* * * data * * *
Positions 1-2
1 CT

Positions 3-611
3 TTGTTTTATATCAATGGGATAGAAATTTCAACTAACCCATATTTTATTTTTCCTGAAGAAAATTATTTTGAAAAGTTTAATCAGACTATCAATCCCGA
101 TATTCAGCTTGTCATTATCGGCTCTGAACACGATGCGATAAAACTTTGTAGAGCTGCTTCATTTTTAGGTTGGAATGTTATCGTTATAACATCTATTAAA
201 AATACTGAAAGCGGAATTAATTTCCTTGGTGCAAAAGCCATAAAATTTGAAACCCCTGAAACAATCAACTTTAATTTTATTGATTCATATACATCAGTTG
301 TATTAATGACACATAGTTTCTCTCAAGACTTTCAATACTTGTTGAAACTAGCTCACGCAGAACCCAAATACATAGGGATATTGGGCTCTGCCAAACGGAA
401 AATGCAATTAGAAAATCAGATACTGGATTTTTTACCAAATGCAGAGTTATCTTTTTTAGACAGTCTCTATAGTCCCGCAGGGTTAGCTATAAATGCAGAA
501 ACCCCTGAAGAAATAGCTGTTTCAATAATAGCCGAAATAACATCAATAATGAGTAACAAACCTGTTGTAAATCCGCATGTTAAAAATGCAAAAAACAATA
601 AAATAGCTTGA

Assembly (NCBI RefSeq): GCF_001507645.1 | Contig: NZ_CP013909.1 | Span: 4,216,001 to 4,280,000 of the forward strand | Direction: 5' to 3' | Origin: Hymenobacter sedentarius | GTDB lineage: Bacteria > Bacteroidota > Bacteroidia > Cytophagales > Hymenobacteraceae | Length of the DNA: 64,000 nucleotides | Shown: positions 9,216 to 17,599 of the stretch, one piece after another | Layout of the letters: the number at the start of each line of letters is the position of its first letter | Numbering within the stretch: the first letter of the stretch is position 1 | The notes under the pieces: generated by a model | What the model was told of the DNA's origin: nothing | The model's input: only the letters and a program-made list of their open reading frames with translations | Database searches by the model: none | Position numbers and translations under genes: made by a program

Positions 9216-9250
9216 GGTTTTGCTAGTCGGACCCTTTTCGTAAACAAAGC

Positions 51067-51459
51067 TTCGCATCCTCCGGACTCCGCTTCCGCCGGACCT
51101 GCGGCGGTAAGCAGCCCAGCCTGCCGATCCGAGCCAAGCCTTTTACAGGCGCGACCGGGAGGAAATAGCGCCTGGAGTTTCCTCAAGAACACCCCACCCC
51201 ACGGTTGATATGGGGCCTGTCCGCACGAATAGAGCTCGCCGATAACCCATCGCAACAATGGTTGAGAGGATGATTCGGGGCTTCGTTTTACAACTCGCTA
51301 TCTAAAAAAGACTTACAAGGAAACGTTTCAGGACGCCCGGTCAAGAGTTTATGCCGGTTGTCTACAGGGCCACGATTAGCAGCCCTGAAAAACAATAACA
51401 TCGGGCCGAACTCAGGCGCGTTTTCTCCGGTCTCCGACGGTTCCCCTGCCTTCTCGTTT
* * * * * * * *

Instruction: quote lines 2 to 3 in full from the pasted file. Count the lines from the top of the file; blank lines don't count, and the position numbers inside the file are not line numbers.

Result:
1 CT

Positions 3-611